Kids from kindergarten through college are once again filling their backpacks with books and supplies for the upcoming school year. Unfortunately, for many students that also means dealing with back problems.
Carrying excessive weight in a backpack, or distributing it incorrectly, leads to wear and tear on the joints, ligaments and muscles in the neck, back, shoulders and hips. Kids’ growing bodies often don’t have the strength needed to haul all that weight around – leading to pain, stiffness and a reduced range of motion. These effects can spread to different parts of the body as other muscles work to compensate.
Over time, toting these heavy loads improperly every day can cause chronic upper body pain, herniated discs in the spine, an altered posture and gait and even pain in the feet, according to orthopedic experts.
“It’s an annual problem, and we actually see it getting worse … especially among kids with a predisposition to back issues, such as scoliosis,” said Dr. Allison Harvey, D.C., a senior clinician at Montgomery Health Center and assistant professor at Logan University. “Some kids are lugging around 30% of their body weight on their backs.”
Harvey advised that the ideal goal is to limit the backpack’s weight to around 10% of a child’s body weight, which usually isn’t realistic, she acknowledged. That’s why selecting a good quality backpack and wearing it properly are keys to preventing spine issues.
“I think spending a little more money and getting a pack with a leather bottom that can hold the weight a little better is important. It should also have wide, more-padded shoulder straps and a waist strap. It’s one of the school supplies that I would not skimp on,” she said.
As far as loading a backpack is concerned, Harvey said the heaviest items should be loaded toward the back, closest to the child’s center of gravity. Packs with multiple side and front pockets are preferable so the contents can be distributed more evenly.
Fitting a backpack properly entails adjusting the shoulder straps so it feels snug, but not too tight, and doesn’t sag downward. When wearing the backpack, the child should keep both straps on. “The one-strap look favored by many kids can really start to have an impact in terms of joint, muscle and neck issues,” Harvey said.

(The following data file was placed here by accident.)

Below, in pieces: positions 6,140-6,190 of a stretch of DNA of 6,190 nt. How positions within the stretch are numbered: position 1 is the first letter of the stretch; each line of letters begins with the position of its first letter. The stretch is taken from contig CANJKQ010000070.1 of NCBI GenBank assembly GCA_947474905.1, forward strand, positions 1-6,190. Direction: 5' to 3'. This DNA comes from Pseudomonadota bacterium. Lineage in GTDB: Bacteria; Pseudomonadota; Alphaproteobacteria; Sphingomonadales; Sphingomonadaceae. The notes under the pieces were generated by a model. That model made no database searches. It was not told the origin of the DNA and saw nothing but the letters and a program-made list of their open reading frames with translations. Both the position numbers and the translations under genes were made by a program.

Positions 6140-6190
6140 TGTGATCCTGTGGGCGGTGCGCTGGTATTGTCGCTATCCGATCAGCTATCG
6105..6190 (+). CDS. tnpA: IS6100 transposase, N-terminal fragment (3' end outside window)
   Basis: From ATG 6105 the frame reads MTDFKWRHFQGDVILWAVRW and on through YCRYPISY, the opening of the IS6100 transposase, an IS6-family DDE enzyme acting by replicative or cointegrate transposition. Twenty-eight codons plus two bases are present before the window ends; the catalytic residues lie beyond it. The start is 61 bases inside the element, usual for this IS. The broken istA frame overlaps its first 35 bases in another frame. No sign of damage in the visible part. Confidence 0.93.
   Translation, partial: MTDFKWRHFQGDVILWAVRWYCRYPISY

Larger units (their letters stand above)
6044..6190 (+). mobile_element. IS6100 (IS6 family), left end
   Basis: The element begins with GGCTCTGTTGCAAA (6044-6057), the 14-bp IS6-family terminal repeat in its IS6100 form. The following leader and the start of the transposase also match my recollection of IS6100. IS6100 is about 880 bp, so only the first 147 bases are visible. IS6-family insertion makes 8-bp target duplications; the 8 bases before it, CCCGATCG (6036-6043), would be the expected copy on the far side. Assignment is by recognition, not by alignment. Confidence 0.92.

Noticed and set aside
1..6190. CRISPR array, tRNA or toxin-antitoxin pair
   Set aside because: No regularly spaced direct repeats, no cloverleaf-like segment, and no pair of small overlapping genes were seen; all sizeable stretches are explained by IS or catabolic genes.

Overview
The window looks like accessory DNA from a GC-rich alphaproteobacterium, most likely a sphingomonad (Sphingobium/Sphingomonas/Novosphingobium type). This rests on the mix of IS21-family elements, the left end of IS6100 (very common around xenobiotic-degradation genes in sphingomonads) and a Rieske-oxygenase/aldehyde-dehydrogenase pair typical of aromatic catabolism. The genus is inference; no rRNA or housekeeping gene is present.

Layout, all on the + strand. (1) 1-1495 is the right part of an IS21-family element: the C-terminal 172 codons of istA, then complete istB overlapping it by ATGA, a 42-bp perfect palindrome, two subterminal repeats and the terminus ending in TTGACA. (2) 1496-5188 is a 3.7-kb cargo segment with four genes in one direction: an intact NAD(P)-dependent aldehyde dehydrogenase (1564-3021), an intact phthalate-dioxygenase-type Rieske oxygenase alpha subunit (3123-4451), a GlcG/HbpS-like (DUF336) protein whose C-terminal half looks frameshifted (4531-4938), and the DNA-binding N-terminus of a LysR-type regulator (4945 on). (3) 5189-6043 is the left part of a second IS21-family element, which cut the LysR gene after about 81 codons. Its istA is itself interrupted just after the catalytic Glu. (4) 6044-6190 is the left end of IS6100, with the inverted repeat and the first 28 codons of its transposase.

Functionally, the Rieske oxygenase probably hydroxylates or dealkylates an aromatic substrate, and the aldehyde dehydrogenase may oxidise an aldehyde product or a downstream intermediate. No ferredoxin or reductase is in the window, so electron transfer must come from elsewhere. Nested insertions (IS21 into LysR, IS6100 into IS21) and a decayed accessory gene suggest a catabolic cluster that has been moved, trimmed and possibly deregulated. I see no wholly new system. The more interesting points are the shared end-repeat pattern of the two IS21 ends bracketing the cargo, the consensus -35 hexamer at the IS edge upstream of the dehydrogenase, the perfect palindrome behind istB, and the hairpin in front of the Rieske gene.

Likewise, waist straps often are not considered cool by classmates, “but clipping and tightening them really does change the whole load on the back,” Harvey said.
If you notice that your child is bending forward under the loaded backpack’s weight, you know they’re carrying too much, Harvey cautioned.
“Many kids are already battling anterior head carriage – also called ‘texting neck’ – from so much time spent looking at their phones; so you want to try to eliminate problems with forward posture.”
Harvey’s other recommendations for protecting kids’ spine health include cleaning out backpacks weekly to get rid of unnecessary weight, and when students have multiple items to transport – like musical instruments, lunchboxes, or laptops – those should be carried separately in another tote if possible to balance the load.
Asked about possible alternatives to backpacks, Harvey said rolling bags can be an option, but often don’t provide a better solution, especially when it snows. Dragging these heavy bags with one arm causes shoulder and back strain, along with lifting issues because they must be carried up staircases, onto buses and through overcrowded hallways.
Messenger bags worn across the body – a backpack alternative recently favored by high schoolers – are generally not a good choice either because they tend to create numbness and tingling in the arms and hands.
“It’s like having your shoulder strapped down for extended periods of time,” she explained.
Harvey said many chiropractors offer loaded backpack safety checks to make sure the packs are fitted correctly. If back pain does occur after the new school year begins, she suggested that parents should have their kids checked – the sooner the better.